The rear T-63 has a deeper tread than the front now that I've looked at it. The rear might even hold a 12, but the front is pretty shallow. Still haven't measured it. :lol3

    :stupid
  6. luke-gr

    luke-gr n00b

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    Understood. Ive seen that for sure in my truck tires in the past. Not sure why I have been previously determined to install them on another set of wheels. :shrug: Other than mounting/ dismounting at for the season.....I may end up only with an extra front. I suppose it is safer to just put them on at the first sign of snow/ice that way there are no surprises. I suppose I was thinking of trying to keep the studs fresh so they were there when I needed them but probably being neurotic over nothing. I do put 1500 miles a month on the bike right now.

    But you still feel like it'll accept a stud? My local tire store doesnt carry anything smaller than a #12 which is 11mm long. But, Im sure they would order for me. I really like the idea of something more along the T63 or a Karoo which hopefully will give me some better mileage and ride better particularly if I install the tires and leave them on. Do I measure the tread depth and that is the longest stud that will fit? Or is there some margin there? Say the front tread groove is 10mm, is that the max length stud that will work? I think that is my final question (cheers from the gallery :))
  7. randyo

    randyo Long timer

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    my office is out in the barn, so I don't have a regular commute, I usually put my studded tires on right after thanksgiving, sometimes we have snow/ice earlier, I do have a Jeep if necessary, but a little snow won't stop me without studs, specially with the car ire on back, I've been runnin an unstudded Karoo 2 all summer, almost time to turn it around and run it backward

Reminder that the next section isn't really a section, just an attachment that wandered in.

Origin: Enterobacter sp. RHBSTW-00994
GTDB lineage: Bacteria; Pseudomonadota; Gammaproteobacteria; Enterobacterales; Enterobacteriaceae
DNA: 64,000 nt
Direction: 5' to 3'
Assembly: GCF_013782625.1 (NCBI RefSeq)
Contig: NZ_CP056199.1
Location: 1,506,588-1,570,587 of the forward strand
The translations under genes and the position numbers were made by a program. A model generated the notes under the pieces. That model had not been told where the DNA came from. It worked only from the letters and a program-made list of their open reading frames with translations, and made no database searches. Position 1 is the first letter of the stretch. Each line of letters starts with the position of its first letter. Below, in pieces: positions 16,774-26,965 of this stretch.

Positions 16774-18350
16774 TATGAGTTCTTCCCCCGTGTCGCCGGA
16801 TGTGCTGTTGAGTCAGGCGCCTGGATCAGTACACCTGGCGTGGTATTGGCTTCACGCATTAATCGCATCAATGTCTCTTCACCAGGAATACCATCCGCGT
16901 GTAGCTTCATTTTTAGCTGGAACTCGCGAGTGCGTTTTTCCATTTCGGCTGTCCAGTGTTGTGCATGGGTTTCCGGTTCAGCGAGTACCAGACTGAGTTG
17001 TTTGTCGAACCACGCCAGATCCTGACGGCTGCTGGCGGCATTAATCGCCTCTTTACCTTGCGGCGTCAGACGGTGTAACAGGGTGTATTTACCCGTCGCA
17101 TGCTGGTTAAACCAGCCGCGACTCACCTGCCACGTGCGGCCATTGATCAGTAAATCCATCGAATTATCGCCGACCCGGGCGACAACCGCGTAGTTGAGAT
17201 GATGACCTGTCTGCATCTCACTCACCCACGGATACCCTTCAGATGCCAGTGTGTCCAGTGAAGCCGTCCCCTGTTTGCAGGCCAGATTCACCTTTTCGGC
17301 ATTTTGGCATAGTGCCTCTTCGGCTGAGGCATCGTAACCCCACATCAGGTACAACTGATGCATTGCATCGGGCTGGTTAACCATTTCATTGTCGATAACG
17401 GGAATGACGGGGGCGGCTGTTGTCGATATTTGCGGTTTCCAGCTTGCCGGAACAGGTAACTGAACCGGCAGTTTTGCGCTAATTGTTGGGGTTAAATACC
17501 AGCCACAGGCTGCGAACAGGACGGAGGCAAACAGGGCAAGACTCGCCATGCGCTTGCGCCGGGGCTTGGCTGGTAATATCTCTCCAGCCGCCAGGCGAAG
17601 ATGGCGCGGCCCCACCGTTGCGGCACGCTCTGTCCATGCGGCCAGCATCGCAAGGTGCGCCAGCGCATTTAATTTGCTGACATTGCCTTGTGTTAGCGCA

8. pjm204

    pjm204 Long timer

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    I took a little snow ride Saturday on the Strom. I was impressed how well it handled. I do think I'd like to look into some studs for this winter. I didn't use any last winter and the KLR and I probably should have. Though I try not to ride when there is snow on the road.
  9. ride4321

    ride4321 Long timer

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    Is anyone using ACF-50 to protect their bike from salt and corrosion? The few places I can find it online want almost as much to ship it as it costs ($11.00). I'd like to coat both of my bikes before winter.

    http://www.skygeek.com/acf-50.html
  10. luke-gr

    luke-gr n00b

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    I saw that ACF50 mentioned somewhere in my recent searching....probably on this site. Dont remember seeing much commentary about it. :shrug:

    About my tire studding...

    I bought a Kenda Trakmaster and had three test studs inserted. Seemed to work fine. Ive now drilled the 90% of the rest that I am going to do (had to stop to fix the switch on my drill). I'll get it back to the shop to finish the other studs on Saturday. I drilled more knobs Dysco did on his tutorial page. I feel OK about that since I have two front wheels so will switch during dry spells.
    I did notice some cracking in the rubber around the studs now that the tire has set for a couple days. Does that mean my holes should be a little larger? The guy who installed them did dip the tip of the gun in lube.
  11. randyo

    randyo Long timer

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    some crack is ok as long as the studs are still tight

    at least it was with my Karoo Ts, in front, 2 full winter seasons, 10,000 miles. haven't thrown a stud on the front tire down to about 40% treadlife